Still on the same frequency after publishing this post because I just came across this gem — Don’t Be a Dick: Colum McCann’s Advice to Young Writers, which had this essential quote:
Trying to write without reading is like venturing out to sea all by yourself in a small boat: lonely and dangerous. Wouldn’t you rather see the horizon filled, end to end, with other sails? Wouldn’t you rather wave to neighboring vessels; admire their craftsmanship; cut in and out of the wakes that suit you, knowing that you’ll leave a wake of your own,and that there’s enough wind and sea for you all?
— Téa Obreht
So read with me! Currently: America is in the Heart (Amazon | Indiebound) by Carlos Bulosan, and an ongoing read/lesson/roadmap in creativity, Julia Cameron’s The Artist’s Way (Amazon | Indiebound). Got book recommendations? Drop me a line!
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In other news, I just finished watching the Netflix series Thirteen Reasons Why. It’s powerful stuff, yo. First published as a young adult book by Jay Asher, the series revolves around 13 tapes that a teenager made and disseminated after her suicide. While the show tackled issues like rape, bullying and toxic high school culture, the biggest thing for me is that it opened up the discussion around mental health in the mainstream.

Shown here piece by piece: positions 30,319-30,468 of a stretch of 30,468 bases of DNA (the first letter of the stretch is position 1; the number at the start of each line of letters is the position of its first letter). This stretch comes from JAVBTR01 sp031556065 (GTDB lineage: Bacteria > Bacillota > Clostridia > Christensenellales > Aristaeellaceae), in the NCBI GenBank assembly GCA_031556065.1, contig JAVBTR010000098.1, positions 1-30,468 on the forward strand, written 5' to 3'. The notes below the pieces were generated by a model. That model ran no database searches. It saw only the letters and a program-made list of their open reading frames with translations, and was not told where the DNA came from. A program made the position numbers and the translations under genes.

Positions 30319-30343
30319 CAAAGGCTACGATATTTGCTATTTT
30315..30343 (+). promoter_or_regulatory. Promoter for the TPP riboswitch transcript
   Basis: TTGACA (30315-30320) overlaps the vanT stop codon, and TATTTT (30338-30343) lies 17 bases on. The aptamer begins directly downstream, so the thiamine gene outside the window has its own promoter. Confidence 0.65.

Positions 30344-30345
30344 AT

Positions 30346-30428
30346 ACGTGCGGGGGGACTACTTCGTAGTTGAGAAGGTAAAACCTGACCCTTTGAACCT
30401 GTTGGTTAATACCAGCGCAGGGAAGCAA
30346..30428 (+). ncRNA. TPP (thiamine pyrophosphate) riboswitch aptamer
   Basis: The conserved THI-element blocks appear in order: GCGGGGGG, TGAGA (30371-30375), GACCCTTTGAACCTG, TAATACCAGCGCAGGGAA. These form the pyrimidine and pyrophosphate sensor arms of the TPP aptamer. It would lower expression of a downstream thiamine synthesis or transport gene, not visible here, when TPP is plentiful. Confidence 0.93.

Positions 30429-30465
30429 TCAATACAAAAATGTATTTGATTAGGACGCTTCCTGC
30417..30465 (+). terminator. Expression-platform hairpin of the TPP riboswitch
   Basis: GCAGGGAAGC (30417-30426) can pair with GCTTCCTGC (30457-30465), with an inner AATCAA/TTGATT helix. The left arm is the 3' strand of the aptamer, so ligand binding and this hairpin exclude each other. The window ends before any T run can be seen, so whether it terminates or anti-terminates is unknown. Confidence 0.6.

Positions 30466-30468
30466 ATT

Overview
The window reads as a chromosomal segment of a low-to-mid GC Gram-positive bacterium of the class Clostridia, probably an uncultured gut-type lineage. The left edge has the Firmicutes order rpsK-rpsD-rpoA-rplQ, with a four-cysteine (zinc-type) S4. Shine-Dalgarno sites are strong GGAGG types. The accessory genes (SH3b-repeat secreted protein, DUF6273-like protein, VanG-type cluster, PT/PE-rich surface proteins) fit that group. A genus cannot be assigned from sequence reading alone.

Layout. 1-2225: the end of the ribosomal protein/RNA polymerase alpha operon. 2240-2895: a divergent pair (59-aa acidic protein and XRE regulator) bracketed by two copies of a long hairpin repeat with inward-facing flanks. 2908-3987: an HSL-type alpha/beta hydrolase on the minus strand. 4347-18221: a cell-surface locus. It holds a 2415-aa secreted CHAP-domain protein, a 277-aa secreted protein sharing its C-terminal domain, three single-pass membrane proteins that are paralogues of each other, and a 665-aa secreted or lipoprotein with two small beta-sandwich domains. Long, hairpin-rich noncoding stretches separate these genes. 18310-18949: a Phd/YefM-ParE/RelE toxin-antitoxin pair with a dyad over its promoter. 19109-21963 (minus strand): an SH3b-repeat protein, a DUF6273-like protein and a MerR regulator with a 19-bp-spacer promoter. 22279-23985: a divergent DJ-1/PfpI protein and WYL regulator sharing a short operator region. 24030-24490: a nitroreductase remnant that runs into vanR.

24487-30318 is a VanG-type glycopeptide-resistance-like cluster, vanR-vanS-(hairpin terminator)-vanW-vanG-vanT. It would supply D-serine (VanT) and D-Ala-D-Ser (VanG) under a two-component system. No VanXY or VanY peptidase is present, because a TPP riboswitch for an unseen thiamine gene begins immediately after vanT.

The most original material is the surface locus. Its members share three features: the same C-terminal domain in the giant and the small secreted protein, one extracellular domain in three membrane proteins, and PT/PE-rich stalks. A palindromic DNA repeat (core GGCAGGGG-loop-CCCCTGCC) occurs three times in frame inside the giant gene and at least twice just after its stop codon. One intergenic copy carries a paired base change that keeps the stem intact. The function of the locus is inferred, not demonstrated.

The series isn’t perfect, and can at times misrepresent many facets of suicide, but it’s worth watching. There are tons of local and national resources out there too, like Lifeline and The Trevor Project. I also came across this thing called bullet journaling specifically for keeping up with your mental and emotional health.
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Had the most scrumptious toast and a lavender latte from Home Cafe. Go visit them in San Francisco!
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And if you haven’t read my recent fiction book reviews, here they are:
- Zadie Smith’s Swing Time
- Madeleine Thien’s Do Not Say We Have Nothing
- Karan Mahajan’s The Association of Small Bombs
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What can I become quite good at that’s really difficult for a computer to do one day soon? How can I become so resilient, so human and such a linchpin that shifts in technology won’t be able to catch up?
Pia Cortez is a writer based in the San Francisco Bay Area. She runs a book blog called Libromance where she reviews books and publishes literary features with a queer Filipino immigrant lens. She is a contributor at Hella Pinay, an online magazine for Filipino-American women and at New Life Quarterly, a literary magazine based in Oakland, California. She is currently working on her first novel.